One of the principal drivers of the startling outperformance of his funds was the fact that for many years before the global financial crisis he refused to own shares in UK banks, as he felt that a ‘slump’ was imminent.
But Woodford disclosed that for the first time since 2003, he has bought a UK bank stock, HSBC, which he has been building up since the tail end of last year and which now accounts for 2 per cent of his portfolio.
He commented, ‘I have been out of banks since 2003, but HSBC is undervalued. It is a systemically important bank. Now, of course it is exposed to a lot of the problems the other banks are exposed to, and there is no doubt the management did some stupid things. The problem for the banking sector generally is that the regulatory requirements to retain capital could change at any time.
‘The difference is that HSBC has the capacity to build up its capital base, but also to pay, sustain and grow its dividends. But HSBC on some measures is rated worse now than it was at the height of the financial crisis – that is how cheap it is. The management get it, they have learned from the mistakes of the past.’
He added, ‘What is different about HSBC now relative to the other banks is that HSBC is much further along the road to repairing its balance sheet than any other UK bank. It has written off 12 per cent of its balance sheet, Lloyds have only done 6 per cent so far.’
Woodford is also a fan of insurance company Legal and General, saying that ‘it is the first time I have bought an insurance company for many years, but it is very attractively valued at present’.
He professed that he sold his holding in BP a week before the Deep Water Horizon oil spill that has cost the company billions. But this wasn’t due to foresight on his part, rather because ‘I felt that the company would soon struggle to pay dividends’.
He commented: ‘Shell and BP have been have been paying and growing their dividends from the proceeds of asset disposals, and they make up 20 per cent of all the dividends in the FTSE 100. But the reality is that paying out dividends by selling the family silver is not sustainable. When I started my career in fund management, if you heard that a company was paying a dividend but not through earnings, an investor would be suspicious for the future.’
On the prospects for the two oil majors in the medium term he remarked: ‘I keep hearing about oil companies going to cut capital expenditure, but they haven’t yet. And when they do, that stops production levels growing, which doesn’t help grow dividends. I don’t own BP or Shell, and I won’t own them until they are much better value than they are now.’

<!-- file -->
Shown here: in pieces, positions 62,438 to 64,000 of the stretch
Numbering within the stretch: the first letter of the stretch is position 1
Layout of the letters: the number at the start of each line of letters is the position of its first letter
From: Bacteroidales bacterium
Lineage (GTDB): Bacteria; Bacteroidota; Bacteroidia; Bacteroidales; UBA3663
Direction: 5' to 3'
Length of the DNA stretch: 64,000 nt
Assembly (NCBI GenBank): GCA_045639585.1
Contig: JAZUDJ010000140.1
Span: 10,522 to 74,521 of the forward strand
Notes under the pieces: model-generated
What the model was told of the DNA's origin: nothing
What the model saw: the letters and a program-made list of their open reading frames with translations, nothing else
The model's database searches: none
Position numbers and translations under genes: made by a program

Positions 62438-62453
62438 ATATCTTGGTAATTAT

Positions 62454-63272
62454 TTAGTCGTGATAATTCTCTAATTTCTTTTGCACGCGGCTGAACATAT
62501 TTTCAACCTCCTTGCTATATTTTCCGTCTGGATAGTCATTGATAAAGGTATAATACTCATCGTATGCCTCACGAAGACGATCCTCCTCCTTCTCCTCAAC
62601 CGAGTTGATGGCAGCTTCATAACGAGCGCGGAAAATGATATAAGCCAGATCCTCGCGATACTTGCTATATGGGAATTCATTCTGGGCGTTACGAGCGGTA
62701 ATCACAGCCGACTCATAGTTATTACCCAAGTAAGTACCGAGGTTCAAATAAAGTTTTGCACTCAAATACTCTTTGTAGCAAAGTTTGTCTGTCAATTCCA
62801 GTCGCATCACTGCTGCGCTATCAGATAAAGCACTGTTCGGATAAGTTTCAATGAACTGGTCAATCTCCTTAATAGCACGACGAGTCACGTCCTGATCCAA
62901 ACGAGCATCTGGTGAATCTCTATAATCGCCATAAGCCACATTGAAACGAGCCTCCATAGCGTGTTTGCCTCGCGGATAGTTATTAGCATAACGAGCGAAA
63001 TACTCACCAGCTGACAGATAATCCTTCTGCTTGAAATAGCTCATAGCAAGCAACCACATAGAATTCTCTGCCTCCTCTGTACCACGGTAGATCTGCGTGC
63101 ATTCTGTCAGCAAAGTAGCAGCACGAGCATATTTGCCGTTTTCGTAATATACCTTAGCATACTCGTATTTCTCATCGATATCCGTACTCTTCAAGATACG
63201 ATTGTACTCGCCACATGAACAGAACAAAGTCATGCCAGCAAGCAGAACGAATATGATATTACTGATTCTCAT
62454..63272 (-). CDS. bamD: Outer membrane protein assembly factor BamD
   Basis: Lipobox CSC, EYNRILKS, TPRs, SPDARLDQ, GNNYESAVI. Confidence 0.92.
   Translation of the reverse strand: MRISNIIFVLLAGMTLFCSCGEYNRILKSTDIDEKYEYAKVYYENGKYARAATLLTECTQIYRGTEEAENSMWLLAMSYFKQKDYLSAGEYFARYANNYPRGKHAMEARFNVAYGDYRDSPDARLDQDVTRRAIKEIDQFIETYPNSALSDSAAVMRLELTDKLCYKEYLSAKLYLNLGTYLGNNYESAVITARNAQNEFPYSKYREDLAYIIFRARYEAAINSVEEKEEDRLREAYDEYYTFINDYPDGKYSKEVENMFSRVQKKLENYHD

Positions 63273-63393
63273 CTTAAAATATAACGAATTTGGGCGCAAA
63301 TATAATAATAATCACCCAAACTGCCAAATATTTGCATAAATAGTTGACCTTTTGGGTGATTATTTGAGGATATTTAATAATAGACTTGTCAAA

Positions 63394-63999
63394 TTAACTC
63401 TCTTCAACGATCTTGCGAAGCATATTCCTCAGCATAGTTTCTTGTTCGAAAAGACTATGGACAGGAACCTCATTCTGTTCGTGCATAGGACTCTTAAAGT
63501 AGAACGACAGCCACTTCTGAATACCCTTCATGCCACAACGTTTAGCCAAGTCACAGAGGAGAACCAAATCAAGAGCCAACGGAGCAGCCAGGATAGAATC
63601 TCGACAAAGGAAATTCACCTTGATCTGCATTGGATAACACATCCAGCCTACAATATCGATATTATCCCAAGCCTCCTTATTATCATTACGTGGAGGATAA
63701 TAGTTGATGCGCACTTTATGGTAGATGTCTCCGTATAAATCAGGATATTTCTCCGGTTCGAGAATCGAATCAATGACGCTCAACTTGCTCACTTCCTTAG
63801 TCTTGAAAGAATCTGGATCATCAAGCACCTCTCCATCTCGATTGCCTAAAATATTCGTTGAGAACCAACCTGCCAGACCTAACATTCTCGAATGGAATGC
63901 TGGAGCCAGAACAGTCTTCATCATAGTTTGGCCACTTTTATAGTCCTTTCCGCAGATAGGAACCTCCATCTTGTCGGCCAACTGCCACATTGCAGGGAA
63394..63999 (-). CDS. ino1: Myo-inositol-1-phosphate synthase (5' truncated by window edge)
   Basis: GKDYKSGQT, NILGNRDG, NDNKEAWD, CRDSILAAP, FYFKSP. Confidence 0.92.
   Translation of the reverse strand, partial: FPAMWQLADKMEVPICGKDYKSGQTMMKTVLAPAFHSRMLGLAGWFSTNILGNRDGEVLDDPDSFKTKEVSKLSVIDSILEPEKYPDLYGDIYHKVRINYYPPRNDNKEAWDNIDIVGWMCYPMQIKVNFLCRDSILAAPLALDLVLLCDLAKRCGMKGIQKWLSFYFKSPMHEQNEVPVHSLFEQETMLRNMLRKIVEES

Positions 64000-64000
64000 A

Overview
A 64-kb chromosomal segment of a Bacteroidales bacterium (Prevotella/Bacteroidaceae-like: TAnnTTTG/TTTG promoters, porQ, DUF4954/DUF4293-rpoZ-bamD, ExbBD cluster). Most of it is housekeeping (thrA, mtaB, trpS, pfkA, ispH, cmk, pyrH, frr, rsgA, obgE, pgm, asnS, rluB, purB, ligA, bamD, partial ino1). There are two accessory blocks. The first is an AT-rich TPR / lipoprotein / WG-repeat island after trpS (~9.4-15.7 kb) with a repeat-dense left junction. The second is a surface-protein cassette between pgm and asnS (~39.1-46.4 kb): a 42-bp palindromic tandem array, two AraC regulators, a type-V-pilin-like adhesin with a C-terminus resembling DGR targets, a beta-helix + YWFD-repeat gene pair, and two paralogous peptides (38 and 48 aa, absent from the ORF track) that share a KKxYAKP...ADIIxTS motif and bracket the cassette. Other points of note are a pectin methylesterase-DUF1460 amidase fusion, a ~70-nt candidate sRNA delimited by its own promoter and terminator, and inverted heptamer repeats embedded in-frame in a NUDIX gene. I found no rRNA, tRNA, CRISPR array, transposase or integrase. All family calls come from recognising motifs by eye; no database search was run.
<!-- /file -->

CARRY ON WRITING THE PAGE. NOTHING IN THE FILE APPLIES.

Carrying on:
Still bearish on the UK
Woodford said he is ‘not a bull’ on the prospects for the stock market or the UK economy. ‘What we have seen in the market and the economy is the quantitative easing policy of the UK central bank creating asset price rises and inflating the value of every asset. The growth in the stock market and the wider economy is because of QE, not because of particularly improved fundamentals. Now QE has outlived its usefulness, and is starting to be unwound, but policy makers are worried about what will happen.’
This has created, according to Woodford, a scenario where huge swathes of the UK stock market are overvalued.
‘Mid caps have never been more expensive than they are now. And some sectors, such as tech and biotech are the most overvalued, which is probably reflected in the pullback seen in those sectors in recent times.’
He believes that while there are not many parallels between the economic climate of today and that of 2007, one thing that is similar is that the bull market in equities is ‘at the mature stage’.
Added Woodford: ‘Investors have to tread very carefully, whereas because of QE they haven’t really had to tread carefully for the last five years. There is some remarkable overvalue – look at Asos, its share price has almost halved.’
Woodford and the dotcom bubble
Woodford’s reputation as the top fund manager of his generation was at least in part forged by his shunning of technology stocks at the turn of the millennium.
While that decision may look obvious in hindsight, Woodford reflected that at the time he was seriously questioning himself.
‘The pressure was enormous,’ he revealed. ‘There was not a day where I wasn’t, literally, questioning my sanity. I would wake up and see the market had gone up, and think either I am going mad or the world is going mad. And thinking everyone but you is mad is a sign of madness.’